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Soluble epoxide hydrolase: A potential target for metabolic diseases.
J Diabetes. 2016 May; 8(3):305-13.JD

Abstract

Epoxyeicosatrienoic acids (EETs), important lipid mediators derived from arachidonic acid, have many beneficial effects in metabolic diseases, including atherosclerosis, hypertension, cardiac hypertrophy, diabetes, non-alcoholic fatty liver disease, and kidney disease. Epoxyeicosatrienoic acids can be further hydrolyzed to less active diols by the enzyme soluble epoxide hydrolase (sEH). Increasing evidence suggests that inhibition of sEH increases levels of EETs, which have anti-inflammatory effects and can prevent the development of hypertension, atherosclerosis, heart failure, fatty liver, and multiple organ fibrosis. Arachidonic acid is the most abundant omega-6 polyunsaturated fatty acid (PUFA) and shares the same set of enzymes with omega-3 PUFAs, such as docosahexaenoic acid and eicosapentaenoic acid. The omega-3 PUFAs and metabolites, such as regioisomeric epoxyeicosatetraenoic acids and epoxydocosapentaenoic acids, have been reported to have strong vasodilatory and anti-inflammatory effects. Therefore, sEH may be a potential therapeutic target for metabolic disorders. In this review, we focus on our and other recent studies of the functions of sEH, including the effects of its eicosanoid products from both omega-3 and omega-6 PUFAs, in various metabolic diseases. We also discuss the possible cellular and molecular mechanisms underlying the regulation of sEH.

Authors+Show Affiliations

Collaborative Innovation Center of Tianjin for Medical Epigenetics, Department of Physiology and Pathophysiology, Tianjin Medical University, Tianjin, China.Collaborative Innovation Center of Tianjin for Medical Epigenetics, Department of Physiology and Pathophysiology, Tianjin Medical University, Tianjin, China.Collaborative Innovation Center of Tianjin for Medical Epigenetics, Department of Physiology and Pathophysiology, Tianjin Medical University, Tianjin, China.Collaborative Innovation Center of Tianjin for Medical Epigenetics, Department of Physiology and Pathophysiology, Tianjin Medical University, Tianjin, China.

Pub Type(s)

Journal Article
Research Support, Non-U.S. Gov't
Review

Language

eng

PubMed ID

26621325

Citation

He, Jinlong, et al. "Soluble Epoxide Hydrolase: a Potential Target for Metabolic Diseases." Journal of Diabetes, vol. 8, no. 3, 2016, pp. 305-13.
He J, Wang C, Zhu Y, et al. Soluble epoxide hydrolase: A potential target for metabolic diseases. J Diabetes. 2016;8(3):305-13.
He, J., Wang, C., Zhu, Y., & Ai, D. (2016). Soluble epoxide hydrolase: A potential target for metabolic diseases. Journal of Diabetes, 8(3), 305-13. https://doi.org/10.1111/1753-0407.12358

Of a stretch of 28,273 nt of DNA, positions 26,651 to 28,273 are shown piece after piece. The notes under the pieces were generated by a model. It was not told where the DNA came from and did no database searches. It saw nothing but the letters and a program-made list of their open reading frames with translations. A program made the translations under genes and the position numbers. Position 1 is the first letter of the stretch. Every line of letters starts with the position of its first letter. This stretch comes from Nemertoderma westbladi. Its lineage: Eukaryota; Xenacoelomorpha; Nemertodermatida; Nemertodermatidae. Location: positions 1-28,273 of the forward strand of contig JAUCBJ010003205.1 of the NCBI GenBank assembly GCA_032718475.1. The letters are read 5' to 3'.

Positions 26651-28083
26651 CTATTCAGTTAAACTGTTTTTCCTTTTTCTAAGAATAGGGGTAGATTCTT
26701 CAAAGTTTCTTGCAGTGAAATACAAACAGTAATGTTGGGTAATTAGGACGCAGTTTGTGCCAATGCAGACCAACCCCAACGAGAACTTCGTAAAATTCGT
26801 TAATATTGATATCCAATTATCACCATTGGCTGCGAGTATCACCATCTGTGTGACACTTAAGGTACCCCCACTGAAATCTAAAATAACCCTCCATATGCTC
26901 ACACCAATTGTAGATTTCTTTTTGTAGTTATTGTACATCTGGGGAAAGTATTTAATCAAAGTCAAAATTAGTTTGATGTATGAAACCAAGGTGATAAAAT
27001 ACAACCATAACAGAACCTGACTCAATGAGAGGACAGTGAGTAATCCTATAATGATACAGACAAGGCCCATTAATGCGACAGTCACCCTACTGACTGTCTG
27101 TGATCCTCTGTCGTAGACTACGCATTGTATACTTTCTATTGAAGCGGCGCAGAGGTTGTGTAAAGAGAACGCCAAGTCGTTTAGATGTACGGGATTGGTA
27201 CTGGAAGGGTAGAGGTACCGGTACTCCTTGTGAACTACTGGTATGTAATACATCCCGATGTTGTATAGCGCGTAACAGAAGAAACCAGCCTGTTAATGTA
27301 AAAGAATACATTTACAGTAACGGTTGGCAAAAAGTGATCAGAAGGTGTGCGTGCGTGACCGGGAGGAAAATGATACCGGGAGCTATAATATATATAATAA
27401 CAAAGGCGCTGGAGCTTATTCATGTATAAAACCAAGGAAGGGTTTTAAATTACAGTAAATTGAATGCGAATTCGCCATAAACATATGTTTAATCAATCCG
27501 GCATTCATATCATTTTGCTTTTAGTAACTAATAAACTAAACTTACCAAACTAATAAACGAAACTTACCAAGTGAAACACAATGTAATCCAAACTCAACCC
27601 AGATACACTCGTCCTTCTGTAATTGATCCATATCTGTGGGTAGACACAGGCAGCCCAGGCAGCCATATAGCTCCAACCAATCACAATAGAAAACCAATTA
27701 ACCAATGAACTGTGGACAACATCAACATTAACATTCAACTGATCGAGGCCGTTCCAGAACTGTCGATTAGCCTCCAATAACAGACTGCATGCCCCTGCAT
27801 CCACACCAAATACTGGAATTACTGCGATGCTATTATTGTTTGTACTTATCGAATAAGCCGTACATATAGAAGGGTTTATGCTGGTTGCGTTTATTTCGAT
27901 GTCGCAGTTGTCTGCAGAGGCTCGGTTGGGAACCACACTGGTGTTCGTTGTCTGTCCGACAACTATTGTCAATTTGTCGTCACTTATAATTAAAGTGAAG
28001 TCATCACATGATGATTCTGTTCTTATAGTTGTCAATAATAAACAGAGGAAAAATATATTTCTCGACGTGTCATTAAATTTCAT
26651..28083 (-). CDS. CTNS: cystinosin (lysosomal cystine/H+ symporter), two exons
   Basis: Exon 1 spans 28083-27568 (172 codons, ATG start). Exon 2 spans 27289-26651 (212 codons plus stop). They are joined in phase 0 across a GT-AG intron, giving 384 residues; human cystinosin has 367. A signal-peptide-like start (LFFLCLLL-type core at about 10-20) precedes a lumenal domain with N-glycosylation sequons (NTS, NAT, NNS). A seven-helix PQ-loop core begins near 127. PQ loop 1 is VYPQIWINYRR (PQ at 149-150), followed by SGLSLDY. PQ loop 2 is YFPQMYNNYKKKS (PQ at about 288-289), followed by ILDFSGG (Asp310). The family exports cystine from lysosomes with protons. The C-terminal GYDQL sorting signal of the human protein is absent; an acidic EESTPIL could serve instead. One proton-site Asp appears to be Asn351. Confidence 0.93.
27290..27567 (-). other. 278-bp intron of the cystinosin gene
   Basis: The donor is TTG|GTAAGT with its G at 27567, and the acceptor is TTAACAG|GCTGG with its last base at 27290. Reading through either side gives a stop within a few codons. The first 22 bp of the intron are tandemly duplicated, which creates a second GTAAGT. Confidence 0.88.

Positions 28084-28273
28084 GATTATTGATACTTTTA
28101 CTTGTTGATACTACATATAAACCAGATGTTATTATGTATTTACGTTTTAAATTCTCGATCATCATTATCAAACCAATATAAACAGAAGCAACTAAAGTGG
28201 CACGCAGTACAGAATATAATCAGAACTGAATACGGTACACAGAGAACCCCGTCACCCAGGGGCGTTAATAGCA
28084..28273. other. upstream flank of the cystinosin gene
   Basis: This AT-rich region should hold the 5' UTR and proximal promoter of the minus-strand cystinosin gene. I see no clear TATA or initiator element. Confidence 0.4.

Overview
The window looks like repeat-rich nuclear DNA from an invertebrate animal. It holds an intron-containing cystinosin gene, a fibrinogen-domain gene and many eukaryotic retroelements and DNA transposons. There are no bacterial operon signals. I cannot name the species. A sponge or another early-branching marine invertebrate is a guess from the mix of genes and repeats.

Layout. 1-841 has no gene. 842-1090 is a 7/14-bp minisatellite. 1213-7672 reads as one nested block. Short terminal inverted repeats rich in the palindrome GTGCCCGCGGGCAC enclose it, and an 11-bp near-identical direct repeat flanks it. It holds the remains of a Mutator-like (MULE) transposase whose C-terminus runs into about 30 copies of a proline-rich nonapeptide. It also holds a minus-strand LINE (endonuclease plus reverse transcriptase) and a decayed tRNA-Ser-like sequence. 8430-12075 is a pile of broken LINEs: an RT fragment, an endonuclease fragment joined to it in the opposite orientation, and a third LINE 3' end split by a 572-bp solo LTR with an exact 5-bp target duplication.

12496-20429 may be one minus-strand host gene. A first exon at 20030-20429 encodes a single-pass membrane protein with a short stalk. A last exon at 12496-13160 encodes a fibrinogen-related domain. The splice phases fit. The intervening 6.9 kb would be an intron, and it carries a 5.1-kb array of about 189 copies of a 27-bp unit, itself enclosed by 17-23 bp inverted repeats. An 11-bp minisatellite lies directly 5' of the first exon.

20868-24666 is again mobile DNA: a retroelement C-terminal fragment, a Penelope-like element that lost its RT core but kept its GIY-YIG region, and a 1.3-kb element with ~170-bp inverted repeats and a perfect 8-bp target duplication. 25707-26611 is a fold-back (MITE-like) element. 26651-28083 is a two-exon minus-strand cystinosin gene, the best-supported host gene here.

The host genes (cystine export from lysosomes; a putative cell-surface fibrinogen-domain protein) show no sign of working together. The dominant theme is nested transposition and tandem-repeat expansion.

He J, et al. Soluble Epoxide Hydrolase: a Potential Target for Metabolic Diseases. J Diabetes. 2016;8(3):305-13. PubMed PMID: 26621325.
* Article titles in AMA citation format should be in sentence-case
TY - JOUR T1 - Soluble epoxide hydrolase: A potential target for metabolic diseases. AU - He,Jinlong, AU - Wang,Chunjiong, AU - Zhu,Yi, AU - Ai,Ding, Y1 - 2016/01/09/ PY - 2015/07/15/received PY - 2015/11/16/revised PY - 2015/11/22/accepted PY - 2015/12/2/entrez PY - 2015/12/2/pubmed PY - 2017/1/10/medline KW - arachidonic acid KW - epoxyeicosatrienoic acids KW - metabolic disease KW - polyunsaturated fatty acids KW - soluble epoxide hydrolase KW - 代谢性疾病 KW - 可溶性表氧化物水解酶 KW - 多不饱和脂肪酸 KW - 环氧-二十碳三烯酸 KW - 花生四烯酸 SP - 305 EP - 13 JF - Journal of diabetes JO - J Diabetes VL - 8 IS - 3 N2 - Epoxyeicosatrienoic acids (EETs), important lipid mediators derived from arachidonic acid, have many beneficial effects in metabolic diseases, including atherosclerosis, hypertension, cardiac hypertrophy, diabetes, non-alcoholic fatty liver disease, and kidney disease. Epoxyeicosatrienoic acids can be further hydrolyzed to less active diols by the enzyme soluble epoxide hydrolase (sEH). Increasing evidence suggests that inhibition of sEH increases levels of EETs, which have anti-inflammatory effects and can prevent the development of hypertension, atherosclerosis, heart failure, fatty liver, and multiple organ fibrosis. Arachidonic acid is the most abundant omega-6 polyunsaturated fatty acid (PUFA) and shares the same set of enzymes with omega-3 PUFAs, such as docosahexaenoic acid and eicosapentaenoic acid. The omega-3 PUFAs and metabolites, such as regioisomeric epoxyeicosatetraenoic acids and epoxydocosapentaenoic acids, have been reported to have strong vasodilatory and anti-inflammatory effects. Therefore, sEH may be a potential therapeutic target for metabolic disorders. In this review, we focus on our and other recent studies of the functions of sEH, including the effects of its eicosanoid products from both omega-3 and omega-6 PUFAs, in various metabolic diseases. We also discuss the possible cellular and molecular mechanisms underlying the regulation of sEH. SN - 1753-0407 UR - https://www.unboundmedicine.com/medline/citation/26621325/Soluble_epoxide_hydrolase:_A_potential_target_for_metabolic_diseases_ L2 - https://doi.org/10.1111/1753-0407.12358 DB - PRIME DP - Unbound Medicine ER -